Utah has a female problem.
Representation in elected positions does not reflect the population. Only seven states have a lower rating in terms of female representation in the state Legislature, and not one woman holds a seat in Congress or a statewide elected office. While women vote more than men and win races at the same rate as men, few women run for office, including appointed and elected boards and commissions.
In an effort to change those statistics, nearly 300 women attended the "Real Women Run: Find Your Voice" leadership training conference at the Miller campus of Salt Lake Community College in Sandy on Saturday. It was an opportunity for diverse women to gather and learn about Utah's political process.
A panel of six women who won elections in Utah discussed why they jumped into their races and obstacles they faced. Speakers included Mia Love, Dee Dee Corradini, Louenda Downs, Lisa Kirchenheiter, Jackie Biskupski and Karen Shepherd.
Love, the mayor of Saratoga Springs who recently announced her candidacy for Utah's fourth congressional district, drove home two points to successful campaigning and told attendees to focus on their message.
"You are not a victim," Love said. "Do not put yourself in a box."
She said the most important thing to do to encourage young women to participate in our political system is to teach them the value of service, not just service in politics, but in all sectors of society.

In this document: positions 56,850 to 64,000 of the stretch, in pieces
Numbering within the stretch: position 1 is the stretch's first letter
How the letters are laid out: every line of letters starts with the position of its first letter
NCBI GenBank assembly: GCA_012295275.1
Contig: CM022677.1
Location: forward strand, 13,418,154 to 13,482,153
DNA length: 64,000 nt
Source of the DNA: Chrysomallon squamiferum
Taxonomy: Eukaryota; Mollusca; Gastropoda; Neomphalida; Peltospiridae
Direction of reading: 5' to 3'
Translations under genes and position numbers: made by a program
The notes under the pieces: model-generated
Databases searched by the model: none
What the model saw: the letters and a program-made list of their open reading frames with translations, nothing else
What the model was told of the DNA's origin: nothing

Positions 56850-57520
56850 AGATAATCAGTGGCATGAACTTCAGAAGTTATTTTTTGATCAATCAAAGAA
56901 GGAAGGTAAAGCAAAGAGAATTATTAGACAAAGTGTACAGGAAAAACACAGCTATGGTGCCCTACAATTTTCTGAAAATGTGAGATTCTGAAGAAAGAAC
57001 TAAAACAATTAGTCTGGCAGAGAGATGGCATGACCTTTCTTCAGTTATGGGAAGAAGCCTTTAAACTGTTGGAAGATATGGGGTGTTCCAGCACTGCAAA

Midvale resident Sarafina Ochoa attended the event with hopes of becoming a delegate for her party. She expressed disappointment that the Latina community was not better represented on the panel. In Utah, 45 percent of Democratic delegates and 25 percent of Republican delegates in Utah are women. Ochoa was inspired to run for office by JoAnn Seghini, a four-term mayor who was the first woman to be elected to the Midvale City Council.
"I met her through church and I just started to pick her brain," Ochoa said.
Corradini, a former mayor of Salt Lake City, said you have to have thick skin to participate in politics and resist taking things personally.
"You have to be in another zone, and you develop and refine a list of people that tell the truth and those that don't."
This echoed an earlier statement in the program from Downs, a Davis County Commissioner: "Always deal in truth."
Rebecca Chavez-Houck, a Salt Lake City representative, suggested the best way to get more women involved in public policy is to encourage them to go further.
"Many young women belong to organizations in their school and communities and they need to go further with it," she told attendees. "Life is not just about career development but community development."
Amanda Dickson, who has worked with KSL radio for more than 22 years, said the keys to success are conversations and connections and she encouraged the women to take advantage of the media when running campaigns or being involved in policy issues.
"We are hungry for your stories! We need to feed the beast." She added, "We want to be accurate."
All in all, it was a good day for Real Women Run event organizer Lisa Watts Baskin.
"The breadth and depth of interest was very encouraging and enlightening," she said. "Many women seem eager to jump in, but they need someone to encourage and mentor them. I believe there is a great deal of dissatisfaction with the status quo, business as usual. I hope this starts our renaissance."